BROOKLYN — In the ongoing war against subway vermin, the MTA is ready to try cutting the rat population off before it starts, according to a recent report.
The MTA confirmed that it will be testing the bait, the implementation of which is being funded initially through a $1 million grant from the National Institutes of Health, a spokesperson said.
"We do not have a set time or locations. Those details haven't been ironed out," said Judy Glave, an MTA spokeswoman.
It will be the first urban attempt at using the bait ContraPest, according to the WSJ, which has been successful in rural areas around the world.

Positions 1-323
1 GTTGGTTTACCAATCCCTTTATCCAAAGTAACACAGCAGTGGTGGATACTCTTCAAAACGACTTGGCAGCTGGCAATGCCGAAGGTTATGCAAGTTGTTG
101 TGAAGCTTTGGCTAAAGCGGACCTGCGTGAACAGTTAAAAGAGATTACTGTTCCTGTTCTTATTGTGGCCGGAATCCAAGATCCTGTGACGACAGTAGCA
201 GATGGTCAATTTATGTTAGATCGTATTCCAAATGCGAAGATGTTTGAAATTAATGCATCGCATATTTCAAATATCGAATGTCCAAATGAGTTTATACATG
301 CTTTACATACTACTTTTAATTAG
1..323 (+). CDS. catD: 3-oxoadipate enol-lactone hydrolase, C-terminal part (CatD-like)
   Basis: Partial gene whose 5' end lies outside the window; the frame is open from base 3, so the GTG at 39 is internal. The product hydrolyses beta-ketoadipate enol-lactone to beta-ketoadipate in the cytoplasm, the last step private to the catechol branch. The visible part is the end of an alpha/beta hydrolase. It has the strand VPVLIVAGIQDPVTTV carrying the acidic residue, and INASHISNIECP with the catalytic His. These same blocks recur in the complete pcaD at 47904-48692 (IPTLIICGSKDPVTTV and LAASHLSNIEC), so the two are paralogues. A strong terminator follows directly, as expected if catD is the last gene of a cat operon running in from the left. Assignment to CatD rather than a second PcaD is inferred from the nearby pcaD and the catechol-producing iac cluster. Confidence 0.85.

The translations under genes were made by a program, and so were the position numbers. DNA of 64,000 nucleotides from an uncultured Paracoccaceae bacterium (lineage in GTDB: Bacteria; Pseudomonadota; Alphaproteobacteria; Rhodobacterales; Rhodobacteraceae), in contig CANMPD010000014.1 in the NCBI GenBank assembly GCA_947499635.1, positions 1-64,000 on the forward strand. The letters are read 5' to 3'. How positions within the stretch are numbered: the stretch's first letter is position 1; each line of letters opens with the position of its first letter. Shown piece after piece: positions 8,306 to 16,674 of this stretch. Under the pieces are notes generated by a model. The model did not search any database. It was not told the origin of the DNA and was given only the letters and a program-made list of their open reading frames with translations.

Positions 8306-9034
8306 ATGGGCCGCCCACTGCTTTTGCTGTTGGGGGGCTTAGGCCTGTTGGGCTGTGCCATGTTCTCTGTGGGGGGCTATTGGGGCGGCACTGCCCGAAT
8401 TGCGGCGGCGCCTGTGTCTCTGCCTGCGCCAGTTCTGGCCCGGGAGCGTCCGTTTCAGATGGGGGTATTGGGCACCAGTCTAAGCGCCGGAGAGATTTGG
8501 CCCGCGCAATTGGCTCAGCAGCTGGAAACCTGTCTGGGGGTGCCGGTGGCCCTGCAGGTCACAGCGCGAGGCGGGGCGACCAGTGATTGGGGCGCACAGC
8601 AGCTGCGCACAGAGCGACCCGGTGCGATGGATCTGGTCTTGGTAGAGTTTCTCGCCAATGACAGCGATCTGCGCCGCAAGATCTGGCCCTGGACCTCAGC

Brown rats, also called sewer rats, can produce up to 2,000 offspring a year, and reach sexual maturity as soon as 3 weeks after birth, so researchers have been looking towards ways of halting their proliferation.
But the company that produces the unique birth-control bait faces a new problem with inner-city rats, the report noted: Like their human counterparts, city rodents have a somewhat refined and variable palate.
"Existing baits, the company wrote, are hampered in cities by 'the abundance of more palatable food choices (i.e. trash),'" the story noted.
Later this month, the company producing the bait will run taste tests across subway trash rooms, the report said.